The depression of Soldiers Field Road, far-fetched as it sounds, has already been discussed by the University’s Allston planners, and in favorable terms. In a June, 2005 report, University planners identified the reduction of “the effect of Soldiers Field Road…between the campus, the community and the river” as a main priority of the Allston project. In a separate report published in the same month, Cooper, Robertson & Partners, the planning firm commissioned by Harvard to form preliminary plans for Allston development, suggested the “partial depression of Soldiers Field Road” as a “long-term” solution to the parkway’s obstruction of pan-Charles connectivity.
Construction of the Allston campus should progress with all due speed. The Allston planning team has already outlined many exciting projects and ideas for the new campus, but the depression of Soldiers Field Road should be an immediate priority, not a “long-term” objective. Connectivity between the two campuses, University planners recognize, is of the utmost importance, but true connectivity cannot be attained until Soldiers Field Road is buried, allowing direct access both to the Charles and to campus facilities on either side of the river. Simply put, the Allston campus cannot thrive as an integral part of the University’s physical space if it is divided, both physically and psychologically, from the Cambridge center by one of the most congested thoroughfares in the Boston area.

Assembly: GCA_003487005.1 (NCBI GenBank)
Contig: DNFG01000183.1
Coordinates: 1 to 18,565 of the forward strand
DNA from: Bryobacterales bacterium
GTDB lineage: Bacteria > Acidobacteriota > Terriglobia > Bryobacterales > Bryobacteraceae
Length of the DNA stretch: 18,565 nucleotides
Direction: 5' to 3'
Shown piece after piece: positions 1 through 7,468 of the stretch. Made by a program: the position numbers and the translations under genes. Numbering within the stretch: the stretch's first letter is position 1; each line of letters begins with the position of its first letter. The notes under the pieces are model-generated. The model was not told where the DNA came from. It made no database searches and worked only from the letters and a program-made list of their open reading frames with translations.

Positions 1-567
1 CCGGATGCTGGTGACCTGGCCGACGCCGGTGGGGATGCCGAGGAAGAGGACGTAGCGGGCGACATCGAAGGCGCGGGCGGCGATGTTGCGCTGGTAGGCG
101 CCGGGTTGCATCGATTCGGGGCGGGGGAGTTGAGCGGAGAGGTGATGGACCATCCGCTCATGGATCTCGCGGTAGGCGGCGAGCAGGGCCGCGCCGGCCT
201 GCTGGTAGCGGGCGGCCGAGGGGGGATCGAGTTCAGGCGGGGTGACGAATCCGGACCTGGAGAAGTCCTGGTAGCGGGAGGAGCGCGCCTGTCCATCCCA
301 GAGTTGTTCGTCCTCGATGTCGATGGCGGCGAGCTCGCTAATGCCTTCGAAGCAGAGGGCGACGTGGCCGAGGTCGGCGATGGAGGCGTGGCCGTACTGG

The stakes are especially high for undergraduates. During the course of Allston development, undergraduate housing in the Quad is expected to be transferred to the Allston side of the Charles River, opposite the existing Cambridge River Houses. Although this move will finally remove the distance barrier that has divided the undergraduate community for decades, such an advantage would essentially be reversed if undergraduates had to cross a major parkway each time they wanted to visit Winthrop House or Widener Library.
The benefits of a buried parkway would be enjoyed by all local residents, not just those in the Harvard community. As such, Harvard should not (and, given that the land is owned publicly, almost certainly cannot) undertake this initiative on its own. But given the benefits that local residents would reap from the parkway’s depression—for the first time in decades, Allston residents would enjoy unfettered access to Boston’s greatest geological treasure—city and Commonwealth officials should work with Harvard to make this initiative a reality.
A project of this scope will be neither cheap nor easy. Ultimately, however, the success of the Allston campus will depend on it. With strong leadership and effective teamwork, Harvard can help bury a parkway, integrate two academic communities, and give Allston residents their river back.